Interview: Cannibal Corpse discuss death metal’s legacy, staying fresh 26 years in

Posted by on July 10, 2014

CorpseA death metal band of 26 years like Cannibal Corpse is used to causing uproar when they tour and release new music. On the cusp of releasing their 13th studio album A Skeletal Domain, fans will receive a dual strike as Cannibal Corpse promotes the album, coming via Metal Blade Records in September, on the Rockstar Energy Drink Mayhem Festival tour this summer. Attendees will be able to witness Cannibal Corpse as they headline the Coldcock Herbal Whiskey stage at 5:45 p.m. each stop. On the first date of the tour in San Bernardino, Calif., Cannibal Corpse bassist Alex Webster talked with Metal Insider about A Skeletal Domain, the changes in death metal over the past few decades, lineup changes and more.


Cannibal Corpse is definitely the heaviest band on the Mayhem tour roster this year. It’s going to be a privilege for a lot of fans to witness your set later today. Are there older Cannibal Corpse songs you have planned for the set?

I think there’s always a couple old ones they can expect to see toward the end of the set like “Hammer Smashed Face” and “Stripped, Raped and Strangled” which are pretty much always in there. With a set like Mayhem, it’s hard to do a whole lot. I think we’re doing eight or nine songs because the set is only 35 minutes. Some of it’s new; some of it’s old. The grand finale is usually the same for us because it works so well that we don’t even want to change it up. We always play the same two songs at the end; it’s kind of a tradition.


You’re also about to release your thirteenth albumA Skeletal Domain, appropriately timed to discuss during interviews on this tour. Has it been difficult to write so many albums and still use the same style?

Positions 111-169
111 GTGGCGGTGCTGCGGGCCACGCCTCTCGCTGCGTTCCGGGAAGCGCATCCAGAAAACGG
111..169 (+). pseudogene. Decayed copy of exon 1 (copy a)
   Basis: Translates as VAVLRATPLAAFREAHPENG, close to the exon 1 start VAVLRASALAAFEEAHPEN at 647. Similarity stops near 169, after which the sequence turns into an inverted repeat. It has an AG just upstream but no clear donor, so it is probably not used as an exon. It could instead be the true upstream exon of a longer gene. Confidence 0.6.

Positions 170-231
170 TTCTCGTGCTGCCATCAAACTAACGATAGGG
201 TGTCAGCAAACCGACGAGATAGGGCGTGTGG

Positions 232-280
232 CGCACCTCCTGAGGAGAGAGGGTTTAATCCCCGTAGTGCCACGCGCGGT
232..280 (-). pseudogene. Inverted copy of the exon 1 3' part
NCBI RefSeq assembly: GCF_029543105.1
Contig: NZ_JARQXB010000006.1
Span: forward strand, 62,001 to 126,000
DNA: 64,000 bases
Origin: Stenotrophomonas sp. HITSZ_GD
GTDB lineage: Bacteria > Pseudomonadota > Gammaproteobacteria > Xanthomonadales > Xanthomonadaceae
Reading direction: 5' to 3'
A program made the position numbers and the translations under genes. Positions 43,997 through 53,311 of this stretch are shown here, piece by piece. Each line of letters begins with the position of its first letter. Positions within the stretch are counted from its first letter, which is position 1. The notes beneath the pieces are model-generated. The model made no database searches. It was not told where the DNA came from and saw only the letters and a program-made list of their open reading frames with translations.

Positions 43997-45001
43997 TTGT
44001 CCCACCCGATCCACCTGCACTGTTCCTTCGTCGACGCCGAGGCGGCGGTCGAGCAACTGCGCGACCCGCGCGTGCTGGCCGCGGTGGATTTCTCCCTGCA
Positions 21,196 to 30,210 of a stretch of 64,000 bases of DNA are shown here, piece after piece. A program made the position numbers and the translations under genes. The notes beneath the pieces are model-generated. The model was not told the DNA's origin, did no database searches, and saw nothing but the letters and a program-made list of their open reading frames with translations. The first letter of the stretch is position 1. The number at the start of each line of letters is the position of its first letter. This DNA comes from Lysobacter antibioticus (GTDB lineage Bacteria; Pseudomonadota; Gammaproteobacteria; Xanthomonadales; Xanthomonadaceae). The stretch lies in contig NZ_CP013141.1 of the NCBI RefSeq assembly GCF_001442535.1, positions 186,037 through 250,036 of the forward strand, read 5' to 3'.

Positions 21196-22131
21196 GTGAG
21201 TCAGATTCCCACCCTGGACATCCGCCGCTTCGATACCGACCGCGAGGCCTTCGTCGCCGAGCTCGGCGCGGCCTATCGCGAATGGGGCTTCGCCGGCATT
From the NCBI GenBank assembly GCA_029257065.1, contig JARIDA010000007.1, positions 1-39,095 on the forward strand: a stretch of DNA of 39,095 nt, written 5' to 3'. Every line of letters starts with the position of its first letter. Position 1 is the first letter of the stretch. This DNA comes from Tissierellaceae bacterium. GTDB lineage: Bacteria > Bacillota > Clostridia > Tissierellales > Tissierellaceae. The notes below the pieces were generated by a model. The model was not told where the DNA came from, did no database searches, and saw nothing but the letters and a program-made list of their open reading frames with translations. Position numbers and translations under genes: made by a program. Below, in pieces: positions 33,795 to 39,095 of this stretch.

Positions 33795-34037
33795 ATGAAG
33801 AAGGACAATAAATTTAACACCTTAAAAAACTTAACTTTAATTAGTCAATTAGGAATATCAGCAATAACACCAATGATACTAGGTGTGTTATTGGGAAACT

With the music, it’s really not that hard because you have a few different guys in the band writing music. It’s generally me, Pat and Rob. Each of us writes a lot, especially Pat. I wrote four on this album. There’s a good division of the songwriting in the band. When you have several minds working together on something, you’re less likely to run out of ideas. Rob will do some lyrics and I will do some. If it were only up to one of us it would be a lot harder to keep it fresh.


How do you continue to challenge your bass performance and playing so that it continues to grow?

In recent years what I’ve been working on is consistency. I think you’ll be able to hear it on the new record. especially on the last song “Hollowed Bodies.” I don’t want people to just hear bass a little bit, or here and there, I want them to hear it all day long in every song. I’ve been working on my tone, working on my consistency in my right hand. You never run out of areas to improve on as a musician.


A friend of mine in a death metal band, Gorgasm told me “It’s been extremely difficult thinking of new ways to say all of the gruesome lyrics. I need to find new outlets for ideas.” As a lyricist for the band, where have you gotten some of your ideas from to keep 13 Cannibal Corpse albums fresh?

Cannibal Corpse usually leaves it fairly wide open. If the song is about something dark or about something really violent, that subject is fair game in a way for us. We don’t really have a lot of limits. On this album we have a bunch of different things like fantasy style horror with weird supernatural things happening all the way to realistic stuff. I have a song about a guy who beats the hell out of some guy who tried attacking him and smashes his head open on the pavement. It’s a little different for us, but brains still end up all over the sidewalk. It’s still something that fits in with the Cannibal Corpse thing. It doesn’t have to be about zombies or a serial killer every single time. As long as it has some sort of violent or dark theme, we feel it could probably work with our band.

This year I’ve read books about real-life violence so I was writing about the kind of things that could actually happen. I’ve read a lot of true crime types of books and recently read a few about sociopaths and are interested in the psychology behind it. It’s all interesting, but I try not to draw specifically from one source. If you’re reading things like that or watching movies, you have all these ideas floating around in your head to be able to come up with your own thing.


How have the lineup changes in Cannibal Corpse affected the band over the years? Do you feel that your current lineup is an excellent fit for collaborative songwriting and performing with future group endeavors?